If you haven't rebalanced, it's hard to buy into dips because the majority of your assets could already be in a dip, Magoon says.
Understanding Stock Fundamentals
You don't necessarily want to buy stocks just because their prices are down. There has to be rationale behind your decision. This is where fundamental analysis comes in to evaluate a stock to make sure you are buying it at the right time and for the right reasons.
When you understand the fundamentals of each individual security, there can be buying opportunities when a stock is down.
Thomas Hayes, chairman and managing member of Great Hill Capital, says investors want to ask themselves when valuing a company, "What is a stock trading at relative to its historical range?"
Investors can start with a simple valuation metric called the price-earnings ratio, or P/E ratio, to understand how much they are paying for earnings.
For example, if a stock you're interested in has traded between 10 and 15 times earnings for the past 10 years and now it's trading at 9 times and earnings are growing, maybe there's opportunity to pick some up at a discount.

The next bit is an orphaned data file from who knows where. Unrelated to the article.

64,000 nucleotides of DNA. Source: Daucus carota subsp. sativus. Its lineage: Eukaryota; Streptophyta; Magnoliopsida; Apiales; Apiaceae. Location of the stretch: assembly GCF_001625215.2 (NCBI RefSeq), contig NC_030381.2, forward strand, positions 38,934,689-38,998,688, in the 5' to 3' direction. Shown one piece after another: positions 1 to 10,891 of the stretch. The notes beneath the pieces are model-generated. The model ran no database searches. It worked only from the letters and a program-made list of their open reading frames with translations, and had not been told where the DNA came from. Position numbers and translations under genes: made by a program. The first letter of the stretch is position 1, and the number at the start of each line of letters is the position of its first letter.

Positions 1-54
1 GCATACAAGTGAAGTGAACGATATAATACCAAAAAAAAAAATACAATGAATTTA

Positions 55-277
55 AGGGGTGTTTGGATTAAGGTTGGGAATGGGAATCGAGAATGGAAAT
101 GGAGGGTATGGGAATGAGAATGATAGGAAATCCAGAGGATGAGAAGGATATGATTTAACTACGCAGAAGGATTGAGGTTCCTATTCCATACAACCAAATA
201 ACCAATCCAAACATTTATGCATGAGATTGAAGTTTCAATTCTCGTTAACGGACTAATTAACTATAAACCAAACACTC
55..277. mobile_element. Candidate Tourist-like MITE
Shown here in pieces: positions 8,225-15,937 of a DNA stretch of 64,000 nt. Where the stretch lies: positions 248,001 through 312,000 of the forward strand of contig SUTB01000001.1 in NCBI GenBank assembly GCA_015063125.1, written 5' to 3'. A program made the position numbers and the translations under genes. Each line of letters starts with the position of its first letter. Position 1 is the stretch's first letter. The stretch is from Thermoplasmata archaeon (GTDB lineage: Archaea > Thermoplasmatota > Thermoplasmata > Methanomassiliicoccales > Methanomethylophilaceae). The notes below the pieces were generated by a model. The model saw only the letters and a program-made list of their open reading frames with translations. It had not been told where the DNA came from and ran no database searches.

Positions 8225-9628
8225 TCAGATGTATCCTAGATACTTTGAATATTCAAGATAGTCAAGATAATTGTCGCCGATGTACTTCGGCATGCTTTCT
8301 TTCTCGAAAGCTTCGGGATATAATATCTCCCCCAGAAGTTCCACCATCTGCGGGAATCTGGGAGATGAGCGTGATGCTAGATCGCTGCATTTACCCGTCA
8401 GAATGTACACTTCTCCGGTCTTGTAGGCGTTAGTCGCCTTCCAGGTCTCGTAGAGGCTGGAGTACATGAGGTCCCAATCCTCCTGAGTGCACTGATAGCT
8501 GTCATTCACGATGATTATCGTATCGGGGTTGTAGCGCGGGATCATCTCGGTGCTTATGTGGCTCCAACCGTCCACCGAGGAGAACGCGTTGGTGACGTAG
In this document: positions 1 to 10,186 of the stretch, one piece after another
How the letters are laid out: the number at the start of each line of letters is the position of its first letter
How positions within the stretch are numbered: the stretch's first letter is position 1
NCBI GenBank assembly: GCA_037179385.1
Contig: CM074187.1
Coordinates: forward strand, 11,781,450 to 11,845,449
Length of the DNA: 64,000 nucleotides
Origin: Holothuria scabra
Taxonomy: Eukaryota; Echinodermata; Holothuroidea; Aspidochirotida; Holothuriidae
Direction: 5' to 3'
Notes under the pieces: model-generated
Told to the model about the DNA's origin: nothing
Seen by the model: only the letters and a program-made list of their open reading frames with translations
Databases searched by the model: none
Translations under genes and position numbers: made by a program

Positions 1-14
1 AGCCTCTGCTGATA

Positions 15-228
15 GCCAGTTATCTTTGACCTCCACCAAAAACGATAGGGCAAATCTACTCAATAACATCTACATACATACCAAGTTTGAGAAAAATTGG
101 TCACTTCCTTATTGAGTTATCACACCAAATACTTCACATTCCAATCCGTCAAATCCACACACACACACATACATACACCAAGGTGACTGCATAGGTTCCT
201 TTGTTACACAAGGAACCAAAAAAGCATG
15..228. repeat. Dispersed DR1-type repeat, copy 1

Look at the company’s balance sheet from the past few quarterly earnings statements.
Does the company have a risk of being over-leveraged?
In a recessionary environment in which a company could have trouble raising capital, investors should determine whether it has a heightened risk of defaulting. "You don't want a company that may be in a position that when they have to borrow money, they can't borrow money," Hayes says.
In a similar light, another component Hayes recommends that investors review is earnings power, which assesses a company's long-term profit potential based on current fundamentals.
Are earnings growing or contracting?
This is a way to evaluate a company's overall financial health.
Understanding the context of the market can help investors navigate stocks in a buy-the-dip range or market correction.
Hayes describes the current market environment for context: "The earnings power for 2022 for the S&P 500 is expected to grow 8.5%," he says.
Buying the dip can seem like a difficult strategy because investors have to determine when they want to go into the market, similar to timing the market when it goes down. The way to approach this is by adopting research strategies and portfolio management tactics to set yourself up for the right buying opportunities.